A waste water with the composition indicated below was treated in a tubular reactor under the following conditions:
Temperature: 280°-290° C.
Pressure: 95 bar
Added nitric acid: 1.5% by weight
Holdup time: 5 min.
______________________________________Analyses:Analysis of the waste waterA) before treatment B) after treatment______________________________________TOC content: 355 mg/l TOC content: 17 mg/lNitrobenzene: 2 mg Nitrobenzene: 6 mg/l2,6-Dinitrophenol: 53 mg/l 2,6-Dinitrophenol: <100 ppb2,4-Dinitrophenol: 485 mg/l 2,4-Dinitrophenol: <100 ppbPicric acid: 117 mg/l Picric acid: <50 ppb______________________________________
|Cited Patent||Filing date||Publication date||Applicant||Title|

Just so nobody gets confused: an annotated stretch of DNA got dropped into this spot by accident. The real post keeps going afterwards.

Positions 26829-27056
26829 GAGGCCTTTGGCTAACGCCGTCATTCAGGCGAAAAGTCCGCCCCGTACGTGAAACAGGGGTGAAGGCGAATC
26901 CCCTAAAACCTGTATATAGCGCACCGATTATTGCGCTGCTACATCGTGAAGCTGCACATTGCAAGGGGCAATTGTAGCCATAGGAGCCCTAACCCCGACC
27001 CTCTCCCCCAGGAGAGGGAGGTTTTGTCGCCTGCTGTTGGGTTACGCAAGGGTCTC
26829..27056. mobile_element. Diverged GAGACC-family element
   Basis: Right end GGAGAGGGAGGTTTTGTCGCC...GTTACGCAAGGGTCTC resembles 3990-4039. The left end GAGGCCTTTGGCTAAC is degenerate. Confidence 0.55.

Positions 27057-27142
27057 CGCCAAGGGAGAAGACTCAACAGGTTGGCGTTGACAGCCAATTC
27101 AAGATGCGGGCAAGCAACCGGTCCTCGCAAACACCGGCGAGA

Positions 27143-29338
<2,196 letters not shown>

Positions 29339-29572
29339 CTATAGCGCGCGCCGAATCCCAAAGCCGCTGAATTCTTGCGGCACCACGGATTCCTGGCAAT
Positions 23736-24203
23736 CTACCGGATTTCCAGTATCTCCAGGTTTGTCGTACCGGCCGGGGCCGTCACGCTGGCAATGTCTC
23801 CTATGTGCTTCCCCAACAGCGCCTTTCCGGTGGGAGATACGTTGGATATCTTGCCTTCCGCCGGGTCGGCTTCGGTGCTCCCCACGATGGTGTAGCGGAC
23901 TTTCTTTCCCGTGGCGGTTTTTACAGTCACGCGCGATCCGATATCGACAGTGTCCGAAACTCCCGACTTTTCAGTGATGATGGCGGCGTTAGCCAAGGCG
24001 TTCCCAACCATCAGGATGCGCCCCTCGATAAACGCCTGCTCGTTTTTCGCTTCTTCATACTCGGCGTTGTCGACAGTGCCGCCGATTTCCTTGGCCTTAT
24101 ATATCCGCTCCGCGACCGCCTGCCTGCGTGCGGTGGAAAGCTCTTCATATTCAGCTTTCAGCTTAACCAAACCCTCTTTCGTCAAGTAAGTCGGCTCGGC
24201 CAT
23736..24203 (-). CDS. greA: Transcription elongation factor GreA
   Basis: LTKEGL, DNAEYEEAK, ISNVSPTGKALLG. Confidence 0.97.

|US4347144 *||Nov 6, 1981||Aug 31, 1982||Hoechst Aktiengesellschaft||Process for the purification of effluent|
|US5011614 *||Apr 20, 1989||Apr 30, 1991||Dynamit Nobel Ag||Process for the decomposition of explosive nitric acid esters dissolved in wastewaters|
|EP0338478A1 *||Apr 17, 1989||Oct 25, 1989||Dynamit Nobel Aktiengesellschaft||Process for decomposition of explosive nitrate esters dissolved in waste waters|
|EP0442088A1 *||Dec 14, 1990||Aug 21, 1991||Bayer Ag||Process for the oxidation of water insoluble organic compounds|
|1||*||Produktionsintegrierter Umweltschutz in der chemischen Industrie, Dechema, GVC, SATW, pp. 63 64.|
|2||Produktionsintegrierter Umweltschutz in der chemischen Industrie, Dechema, GVC, SATW, pp. 63-64.|